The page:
Perspectives on Democracy
The United Kingdom: Class, Race, and Identity
Charlotte Lydia Riley, September 2016
On Friday, June 24, the United Kingdom awoke to discover that it had voted to leave the European Union (EU) by a margin of 52 to 48 percent. The tone of the debate leading up to the referendum was largely negative: the “Remain” campaign was accused of running “Project Fear,” with dire warnings of what might happen if the UK were to leave the EU, while the “Leave” side traded on anti-immigration feeling and a vague anti-establishment approach. (One Leave figure, Michael Gove, memorably stated that the British public had “had enough of experts.”) Without coherent positive arguments—either in support of the EU or in support of Britain striking out alone—the campaign became increasingly angry and violent, coalescing around issues of identity and “Britishness.” These contemporary issues grew in part from the deep history of the British working class and the way this history has intersected with race. Although the referendum cannot only be understood within the schema of race and identity, it cannot be understood without these frameworks.
“Brexit” fundamentally concerned definitions of nationhood, and a battle over the different futures that the UK imagined for itself. The campaign illustrated the geographic imaginaries of the British people in a number of ways. For example, much of the narrative around the campaigns invoked “Britain” as a political and cultural entity, thus eliding Northern Ireland entirely from a debate that was of special concern to the only population in the United Kingdom sharing a border with the EU. In fact, both Northern Ireland and Scotland voted strongly to remain part of the EU, raising the spectre of further independence referendums and the negative creation of what the Washington Post rather unfortunately dubbed “Wangland” (Wales and England) as an independent state.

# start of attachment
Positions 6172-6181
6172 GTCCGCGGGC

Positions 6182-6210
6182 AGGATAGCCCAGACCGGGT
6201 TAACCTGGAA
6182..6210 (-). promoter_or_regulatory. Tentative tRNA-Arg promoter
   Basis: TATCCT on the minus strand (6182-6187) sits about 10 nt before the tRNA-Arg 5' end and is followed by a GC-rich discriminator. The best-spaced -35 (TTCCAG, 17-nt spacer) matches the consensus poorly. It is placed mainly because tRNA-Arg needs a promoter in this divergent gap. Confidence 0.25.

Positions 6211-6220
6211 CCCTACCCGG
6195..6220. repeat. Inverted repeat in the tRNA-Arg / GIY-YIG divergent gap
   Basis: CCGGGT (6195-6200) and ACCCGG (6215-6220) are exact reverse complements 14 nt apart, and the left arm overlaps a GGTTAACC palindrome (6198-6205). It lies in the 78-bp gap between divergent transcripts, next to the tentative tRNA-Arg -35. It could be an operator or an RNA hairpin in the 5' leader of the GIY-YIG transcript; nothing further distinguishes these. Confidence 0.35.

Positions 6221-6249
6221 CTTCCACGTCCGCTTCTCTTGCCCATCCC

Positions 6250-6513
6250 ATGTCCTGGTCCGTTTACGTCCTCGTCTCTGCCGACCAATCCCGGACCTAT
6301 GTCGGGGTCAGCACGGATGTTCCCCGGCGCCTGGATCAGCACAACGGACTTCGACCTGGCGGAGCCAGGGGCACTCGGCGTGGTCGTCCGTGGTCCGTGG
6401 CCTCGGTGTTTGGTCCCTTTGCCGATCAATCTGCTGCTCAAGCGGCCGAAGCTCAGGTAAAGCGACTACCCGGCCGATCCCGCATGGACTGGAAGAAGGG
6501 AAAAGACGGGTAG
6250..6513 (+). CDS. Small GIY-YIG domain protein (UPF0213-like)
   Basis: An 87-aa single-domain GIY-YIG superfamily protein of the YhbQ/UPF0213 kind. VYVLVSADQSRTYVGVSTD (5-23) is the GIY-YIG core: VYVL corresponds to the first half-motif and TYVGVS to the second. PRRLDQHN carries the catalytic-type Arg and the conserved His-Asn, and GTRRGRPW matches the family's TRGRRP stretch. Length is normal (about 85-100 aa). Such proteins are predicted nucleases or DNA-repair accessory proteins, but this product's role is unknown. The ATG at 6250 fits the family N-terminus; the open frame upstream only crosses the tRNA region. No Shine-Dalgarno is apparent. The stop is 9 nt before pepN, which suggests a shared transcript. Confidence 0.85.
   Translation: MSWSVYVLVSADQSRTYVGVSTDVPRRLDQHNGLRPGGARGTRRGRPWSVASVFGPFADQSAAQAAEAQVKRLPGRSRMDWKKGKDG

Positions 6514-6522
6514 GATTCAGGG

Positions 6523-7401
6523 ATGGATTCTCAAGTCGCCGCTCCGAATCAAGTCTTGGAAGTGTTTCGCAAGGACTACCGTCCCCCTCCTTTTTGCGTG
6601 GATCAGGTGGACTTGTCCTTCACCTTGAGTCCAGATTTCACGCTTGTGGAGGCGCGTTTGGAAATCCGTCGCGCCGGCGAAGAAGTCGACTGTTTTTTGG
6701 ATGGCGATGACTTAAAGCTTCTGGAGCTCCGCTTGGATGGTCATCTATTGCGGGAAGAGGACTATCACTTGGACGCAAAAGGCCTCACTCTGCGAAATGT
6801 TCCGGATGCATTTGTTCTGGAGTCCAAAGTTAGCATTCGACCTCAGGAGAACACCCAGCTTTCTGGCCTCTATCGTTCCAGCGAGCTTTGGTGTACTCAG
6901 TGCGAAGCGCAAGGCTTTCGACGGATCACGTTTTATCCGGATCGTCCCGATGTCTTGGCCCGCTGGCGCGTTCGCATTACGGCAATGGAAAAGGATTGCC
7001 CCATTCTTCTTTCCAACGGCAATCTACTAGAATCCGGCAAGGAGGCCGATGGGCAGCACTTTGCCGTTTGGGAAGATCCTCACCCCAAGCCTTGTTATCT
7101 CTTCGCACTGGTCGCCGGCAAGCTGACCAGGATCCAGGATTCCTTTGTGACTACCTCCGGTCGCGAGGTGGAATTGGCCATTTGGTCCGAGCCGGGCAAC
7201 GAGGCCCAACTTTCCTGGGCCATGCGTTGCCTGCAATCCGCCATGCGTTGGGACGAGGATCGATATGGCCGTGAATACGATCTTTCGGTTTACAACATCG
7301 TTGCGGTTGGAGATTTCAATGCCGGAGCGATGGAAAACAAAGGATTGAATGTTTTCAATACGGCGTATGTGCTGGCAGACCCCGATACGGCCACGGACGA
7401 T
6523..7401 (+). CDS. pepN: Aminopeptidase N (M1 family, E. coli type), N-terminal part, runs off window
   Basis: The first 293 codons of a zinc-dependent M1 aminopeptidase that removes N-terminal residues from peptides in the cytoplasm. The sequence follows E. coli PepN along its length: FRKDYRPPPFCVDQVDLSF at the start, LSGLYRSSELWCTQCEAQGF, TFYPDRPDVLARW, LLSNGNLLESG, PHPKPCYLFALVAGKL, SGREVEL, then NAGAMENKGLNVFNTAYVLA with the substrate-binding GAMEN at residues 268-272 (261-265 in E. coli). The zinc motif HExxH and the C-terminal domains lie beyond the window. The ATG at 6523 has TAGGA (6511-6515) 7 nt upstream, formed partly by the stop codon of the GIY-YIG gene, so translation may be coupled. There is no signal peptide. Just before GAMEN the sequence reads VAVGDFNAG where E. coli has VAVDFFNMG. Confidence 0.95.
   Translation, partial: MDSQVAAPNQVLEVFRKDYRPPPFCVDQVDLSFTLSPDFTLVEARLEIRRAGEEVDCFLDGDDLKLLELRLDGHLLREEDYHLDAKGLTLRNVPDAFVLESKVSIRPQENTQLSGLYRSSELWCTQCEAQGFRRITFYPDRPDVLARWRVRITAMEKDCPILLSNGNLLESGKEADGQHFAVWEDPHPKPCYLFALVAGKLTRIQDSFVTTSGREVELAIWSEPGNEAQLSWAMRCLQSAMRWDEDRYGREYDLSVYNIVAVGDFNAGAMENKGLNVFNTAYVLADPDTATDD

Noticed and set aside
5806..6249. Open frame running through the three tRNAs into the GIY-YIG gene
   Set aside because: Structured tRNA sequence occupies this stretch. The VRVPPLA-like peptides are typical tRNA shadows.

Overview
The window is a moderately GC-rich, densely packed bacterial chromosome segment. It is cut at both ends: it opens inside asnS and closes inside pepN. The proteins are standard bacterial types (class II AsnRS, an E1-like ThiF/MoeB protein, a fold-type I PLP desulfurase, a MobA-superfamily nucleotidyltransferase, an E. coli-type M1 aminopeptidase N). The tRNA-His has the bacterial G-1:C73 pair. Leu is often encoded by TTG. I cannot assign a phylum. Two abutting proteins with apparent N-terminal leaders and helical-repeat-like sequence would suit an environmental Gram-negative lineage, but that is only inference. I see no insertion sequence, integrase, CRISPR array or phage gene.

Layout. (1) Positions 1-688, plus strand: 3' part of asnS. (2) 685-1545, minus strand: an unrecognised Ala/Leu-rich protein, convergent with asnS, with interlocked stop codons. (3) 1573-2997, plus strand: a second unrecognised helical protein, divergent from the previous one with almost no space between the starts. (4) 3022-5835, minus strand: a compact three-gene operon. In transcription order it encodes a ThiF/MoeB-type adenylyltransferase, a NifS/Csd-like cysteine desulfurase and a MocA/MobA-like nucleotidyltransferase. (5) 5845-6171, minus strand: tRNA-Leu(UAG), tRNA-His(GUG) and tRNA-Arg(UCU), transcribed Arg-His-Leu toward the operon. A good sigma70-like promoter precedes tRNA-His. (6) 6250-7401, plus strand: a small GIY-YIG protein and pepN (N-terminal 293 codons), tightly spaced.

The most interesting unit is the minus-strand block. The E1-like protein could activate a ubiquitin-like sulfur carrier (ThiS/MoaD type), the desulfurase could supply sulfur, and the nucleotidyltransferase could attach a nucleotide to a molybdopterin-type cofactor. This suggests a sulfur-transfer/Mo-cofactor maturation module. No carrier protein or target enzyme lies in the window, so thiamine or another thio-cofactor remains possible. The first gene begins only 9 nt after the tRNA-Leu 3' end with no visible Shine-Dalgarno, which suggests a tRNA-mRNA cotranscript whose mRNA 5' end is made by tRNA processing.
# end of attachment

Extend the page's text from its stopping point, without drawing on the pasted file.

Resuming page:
The referendum can also be understood within a historic trajectory in British history of constant defining and redefining the nation along racial lines. Following Catherine Hall’s arguments in Civilising Subjects, scholars have shown that British imperial expansion was critical in creating a national identity framed around whiteness. As the empire expanded, the conditions for citizenship (rather than subjecthood) became more exclusionary. Whiteness became critical to Britishness, which was itself synonymous with civilization, progress, and modernity; the imperial subject was by definition excluded from the imagined British nation.
This attitude was echoed in the clear tendency, during the Brexit campaign and in the aftermath of the vote, to invoke the idea of the “working class” as homogeneously white. A week before the referendum, Nigel Farage (the leader of one of the two main groups agitating for Leave) unveiled a poster depicting a photograph of brown-skinned refugees, with the caption “Breaking Point” and the smaller heading “We must break free of the EU and take back control.” Although the picture in fact showed migrants crossing the Croatian-Slovenian border in 2015, the implication was unmistakable. The EU provided a gateway for “illegal immigrants,” that perennial Other in British tabloid culture, who could exploit British membership to gain access to welfare benefits, health care, and housing, which would otherwise go to indigenous British people. For many voters, Brexit was therefore a chance for the British working class to take back control, not just from Europe, but from the Westminster “elites” who had enabled this flood of migration.